[G]eneral concerns suggest that it might be wise to use referendums strictly as a way for the electorate to pass judgment on the decisions politicians make. Enabling groups of citizens to actively propose new laws that would come into force if approved in a popular vote seems a dangerous proposal. The case of California warrants this concern, as does the recent use of popular initiatives in Switzerland to advance openly xenophobic agendas.
Furthermore, his proposals make blocking the agenda of elected deliberately difficult, requiring super-majorities in an allotted body or a majority in a plebiscite. The day-to-day decision making in Arriaga’s proposed system would therefore remain in hands of the elected, and it is only appropriate then that the majority of his specific proposals actually deal with fixing the electoral system:
- Switching to a Single Transferable Vote electoral system
- Campaign finance reform
- Internet based discussion forums
- Referenda for vetoing legislation and recalling elected politicians
Those proposals cover ground well trodden by electoral reformers. In light of both experience and theory, hopes that such reforms would result in significant improvement of the quality of the government seem to be unfounded and can only be attributed to desperation and reluctance to ditch the electoral system rather than to any rational analysis or empirical evidence.
Arriaga does seem to think that he has an example of reforms to the electoral system producing improved government:
The reforms enacted in France between the late 1980s and the early 2000s suggest that things could be different. Over this period, that country took significant steps to curb the role of money in politics and seems to have succeeded.
But it is not clear what this assertion is based on. While France is indeed among the few OECD countries in which income inequality has not increased over the last few decades, there is nothing to show that this is a result of a specific institutional arrangement such as campaign finance regulation. Other countries with campaign finance regulation, such as Israel, have shown significant increase in inequality over the same period.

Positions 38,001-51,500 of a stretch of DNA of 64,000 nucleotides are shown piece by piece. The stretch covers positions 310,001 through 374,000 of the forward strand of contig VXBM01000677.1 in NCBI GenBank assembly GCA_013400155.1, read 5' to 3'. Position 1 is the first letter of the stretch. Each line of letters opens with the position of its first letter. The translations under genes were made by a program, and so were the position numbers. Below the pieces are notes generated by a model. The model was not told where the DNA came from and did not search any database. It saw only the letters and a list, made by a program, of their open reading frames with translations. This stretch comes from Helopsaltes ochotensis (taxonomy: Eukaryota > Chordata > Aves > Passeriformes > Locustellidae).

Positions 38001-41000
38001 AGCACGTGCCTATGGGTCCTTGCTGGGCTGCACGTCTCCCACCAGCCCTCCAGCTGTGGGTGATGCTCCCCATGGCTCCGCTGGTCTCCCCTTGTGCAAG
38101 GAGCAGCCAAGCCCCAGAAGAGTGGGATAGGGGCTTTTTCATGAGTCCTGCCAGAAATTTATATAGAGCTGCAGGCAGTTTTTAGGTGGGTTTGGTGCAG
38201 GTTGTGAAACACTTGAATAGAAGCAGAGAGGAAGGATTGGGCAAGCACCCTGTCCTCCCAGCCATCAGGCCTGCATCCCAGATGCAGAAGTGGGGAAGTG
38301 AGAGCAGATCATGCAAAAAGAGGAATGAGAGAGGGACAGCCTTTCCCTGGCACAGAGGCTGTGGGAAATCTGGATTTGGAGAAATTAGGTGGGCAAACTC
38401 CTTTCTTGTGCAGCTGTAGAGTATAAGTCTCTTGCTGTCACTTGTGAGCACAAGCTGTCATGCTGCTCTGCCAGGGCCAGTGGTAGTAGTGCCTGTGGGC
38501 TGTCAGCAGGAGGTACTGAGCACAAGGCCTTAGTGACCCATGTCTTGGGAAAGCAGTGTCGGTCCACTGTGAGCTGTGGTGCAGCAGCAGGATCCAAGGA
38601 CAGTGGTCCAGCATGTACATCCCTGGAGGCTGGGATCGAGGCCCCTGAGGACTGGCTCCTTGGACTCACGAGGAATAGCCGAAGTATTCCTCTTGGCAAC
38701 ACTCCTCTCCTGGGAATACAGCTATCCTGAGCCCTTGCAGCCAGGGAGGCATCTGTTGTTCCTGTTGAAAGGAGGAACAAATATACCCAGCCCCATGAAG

In addition to the proposals above, Arriaga also devotes a chapter to the issue of super-national government, specifically in the context of the EU and concludes with recommending “[c]areful balancing of the clear costs of political integration, on the one hand, and the reality of our need for international cooperation, on the other”, but it is not clear how this is supposed to be translated to political design.
Manuel Arriaga’s book is interesting and well worth reading. Its style lives up to the irreverent, outsider spirit of Occupy.
In terms of its proposals, Rebooting Democracy falls squarely within the limited democracy genre which contains work by writers such as Alex Zakaras, and Barnett and Carty and occupies a middle ground between more aggressively democratic proposals such as that of Callenbach and Phillips and the fully managed theater-of-democracy proposals such as those of Fishkin and Leib.
So while the book may be commended for presenting allotted bodies as an important part of its proposals, it fails to achieve its objective of presenting a clear alternative to the existing order. When so much attention is spent on proposing various devices for fixing the electoral system the reader is not compelled to draw the natural conclusion – that electoral system needs to be displaced, not amended. The resulting picture is interesting, but unfortunately it is too timid to serve as a good roadmap toward a more democratic future.
Filed under: Books, Elections, Initiatives, Proposals, Sortition | Tagged: citizen deliberation, citizen juries, democracy, elections, electoral system, Manuel Arriaga, Occupy, OWS, reform, sortition |